Policy context and targets
In April 2013 the European Commission presented the EU Adaptation Strategy Package (http://ec.europa.eu/clima/policies/adaptation/what/documentation_en.htm). This package consists of the EU Strategy on adaptation to climate change /* COM/2013/0216 final */ and a number of supporting documents. One of the objectives of the EU Adaptation Strategy is Better informed decision-making, which should occur through Bridging the knowledge gap and Further developing Climate-ADAPT as the ‘one-stop shop’ for adaptation information in Europe. Further objectives include Promoting action by Member States and Climate-proofing EU action: promoting adaptation in key vulnerable sectors. Many EU Member States have already taken action, such as by adopting national adaptation strategies, and several have also prepared action plans on climate change adaptation.
The European Commission and the European Environment Agency have developed the European Climate Adaptation Platform (Climate-ADAPT, http://climate-adapt.eea.europa.eu/) to share knowledge on observed and projected climate change and its impacts on environmental and social systems and on human health; on relevant research; on EU, national and subnational adaptation strategies and plans; and on adaptation case studies.
No targets have been specified.
Related policy documents
Climate-ADAPT: Mainstreaming adaptation in EU sector policies
Overview of EU sector policies in which mainstreaming of adaptation to climate change is ongoing or explored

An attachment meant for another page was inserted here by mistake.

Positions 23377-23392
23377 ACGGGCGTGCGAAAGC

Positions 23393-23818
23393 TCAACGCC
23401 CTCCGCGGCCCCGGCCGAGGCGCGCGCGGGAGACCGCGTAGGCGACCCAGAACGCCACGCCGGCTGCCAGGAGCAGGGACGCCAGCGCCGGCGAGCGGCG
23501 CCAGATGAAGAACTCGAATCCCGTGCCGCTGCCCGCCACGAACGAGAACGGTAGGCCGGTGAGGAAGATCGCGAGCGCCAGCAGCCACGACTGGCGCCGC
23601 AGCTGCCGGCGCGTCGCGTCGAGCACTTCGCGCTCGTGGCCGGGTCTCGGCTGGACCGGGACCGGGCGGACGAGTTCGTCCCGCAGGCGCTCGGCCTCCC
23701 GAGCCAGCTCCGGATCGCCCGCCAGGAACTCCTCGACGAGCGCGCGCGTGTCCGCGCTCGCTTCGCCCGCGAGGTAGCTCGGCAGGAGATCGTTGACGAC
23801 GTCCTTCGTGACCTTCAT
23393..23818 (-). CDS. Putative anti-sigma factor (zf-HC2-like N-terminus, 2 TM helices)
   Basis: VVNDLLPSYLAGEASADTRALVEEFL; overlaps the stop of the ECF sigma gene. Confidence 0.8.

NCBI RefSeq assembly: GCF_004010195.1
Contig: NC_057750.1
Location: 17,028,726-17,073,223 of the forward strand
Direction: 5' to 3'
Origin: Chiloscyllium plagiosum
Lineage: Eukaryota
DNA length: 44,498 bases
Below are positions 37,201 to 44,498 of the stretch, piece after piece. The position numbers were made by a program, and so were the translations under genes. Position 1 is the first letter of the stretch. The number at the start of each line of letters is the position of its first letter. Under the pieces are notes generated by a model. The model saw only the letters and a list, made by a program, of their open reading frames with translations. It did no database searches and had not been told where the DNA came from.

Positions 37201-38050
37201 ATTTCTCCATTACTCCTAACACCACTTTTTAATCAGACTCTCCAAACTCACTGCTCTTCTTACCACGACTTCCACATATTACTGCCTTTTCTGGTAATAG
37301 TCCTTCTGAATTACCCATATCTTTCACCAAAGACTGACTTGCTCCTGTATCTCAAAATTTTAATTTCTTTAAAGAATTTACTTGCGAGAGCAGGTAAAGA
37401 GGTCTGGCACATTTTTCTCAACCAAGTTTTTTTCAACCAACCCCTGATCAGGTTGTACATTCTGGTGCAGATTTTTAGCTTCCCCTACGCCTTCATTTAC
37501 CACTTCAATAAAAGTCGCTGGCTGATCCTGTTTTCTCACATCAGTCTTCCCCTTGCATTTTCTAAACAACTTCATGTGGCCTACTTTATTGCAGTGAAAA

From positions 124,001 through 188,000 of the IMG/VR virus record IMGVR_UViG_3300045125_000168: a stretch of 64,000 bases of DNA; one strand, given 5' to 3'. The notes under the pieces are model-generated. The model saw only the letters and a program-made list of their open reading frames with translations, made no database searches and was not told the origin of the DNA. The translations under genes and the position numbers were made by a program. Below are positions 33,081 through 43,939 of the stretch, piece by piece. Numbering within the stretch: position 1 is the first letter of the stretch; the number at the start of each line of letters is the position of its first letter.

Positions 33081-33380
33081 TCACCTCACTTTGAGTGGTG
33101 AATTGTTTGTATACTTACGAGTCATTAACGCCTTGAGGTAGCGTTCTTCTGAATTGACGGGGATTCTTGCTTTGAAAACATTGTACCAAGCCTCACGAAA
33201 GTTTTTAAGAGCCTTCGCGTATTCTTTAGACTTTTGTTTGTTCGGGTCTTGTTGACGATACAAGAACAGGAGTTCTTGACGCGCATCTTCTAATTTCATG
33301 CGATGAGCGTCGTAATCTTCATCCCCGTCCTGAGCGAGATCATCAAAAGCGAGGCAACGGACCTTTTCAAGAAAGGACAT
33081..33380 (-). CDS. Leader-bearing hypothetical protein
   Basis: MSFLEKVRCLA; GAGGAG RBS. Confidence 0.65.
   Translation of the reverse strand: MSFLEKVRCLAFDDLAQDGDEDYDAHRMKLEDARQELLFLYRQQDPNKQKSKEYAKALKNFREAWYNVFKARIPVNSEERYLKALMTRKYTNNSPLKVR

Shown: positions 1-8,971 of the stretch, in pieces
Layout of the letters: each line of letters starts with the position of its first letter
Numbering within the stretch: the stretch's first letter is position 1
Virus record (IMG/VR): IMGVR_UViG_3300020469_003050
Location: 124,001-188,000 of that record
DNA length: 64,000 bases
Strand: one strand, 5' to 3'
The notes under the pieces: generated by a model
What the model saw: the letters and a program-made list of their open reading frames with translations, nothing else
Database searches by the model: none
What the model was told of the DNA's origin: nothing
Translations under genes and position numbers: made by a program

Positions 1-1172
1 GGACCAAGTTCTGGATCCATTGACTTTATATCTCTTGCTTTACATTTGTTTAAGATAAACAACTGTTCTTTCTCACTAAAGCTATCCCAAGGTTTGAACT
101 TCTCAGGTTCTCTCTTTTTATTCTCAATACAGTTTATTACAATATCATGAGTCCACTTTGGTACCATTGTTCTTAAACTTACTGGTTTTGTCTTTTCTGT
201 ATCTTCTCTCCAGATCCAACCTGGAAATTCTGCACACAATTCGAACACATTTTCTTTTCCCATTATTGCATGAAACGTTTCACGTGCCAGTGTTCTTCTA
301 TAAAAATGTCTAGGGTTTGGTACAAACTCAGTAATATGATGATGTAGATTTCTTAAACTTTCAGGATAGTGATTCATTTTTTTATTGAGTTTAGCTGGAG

Climate-ADAPT: National adaptation strategies
Overview of activities of EEA member countries in preparing, developing and implementing adaptation strategies
DG CLIMA: Adaptation to climate change
Adaptation means anticipating the adverse effects of climate change and taking appropriate action to prevent or minimise the damage they can cause, or taking advantage of opportunities that may arise. It has been shown that well planned, early adaptation action saves money and lives in the future. This web portal provides information on all adaptation activities of the European Commission.
EU Adaptation Strategy Package
In April 2013, the European Commission adopted an EU strategy on adaptation to climate change, which has been welcomed by the EU Member States. The strategy aims to make Europe more climate-resilient. By taking a coherent approach and providing for improved coordination, it enhances the preparedness and capacity of all governance levels to respond to the impacts of climate change.
Methodology for indicator calculation
Historical fire series are available in Europe and regularly updated within EFFIS. The European Forest Fire Information System (EFFIS) addresses forest fires in Europe in a comprehensive way, providing EU level assessments from pre-fire to post-fire phases, thus supporting fire prevention, preparedness, fire fighting and post-fire evaluations.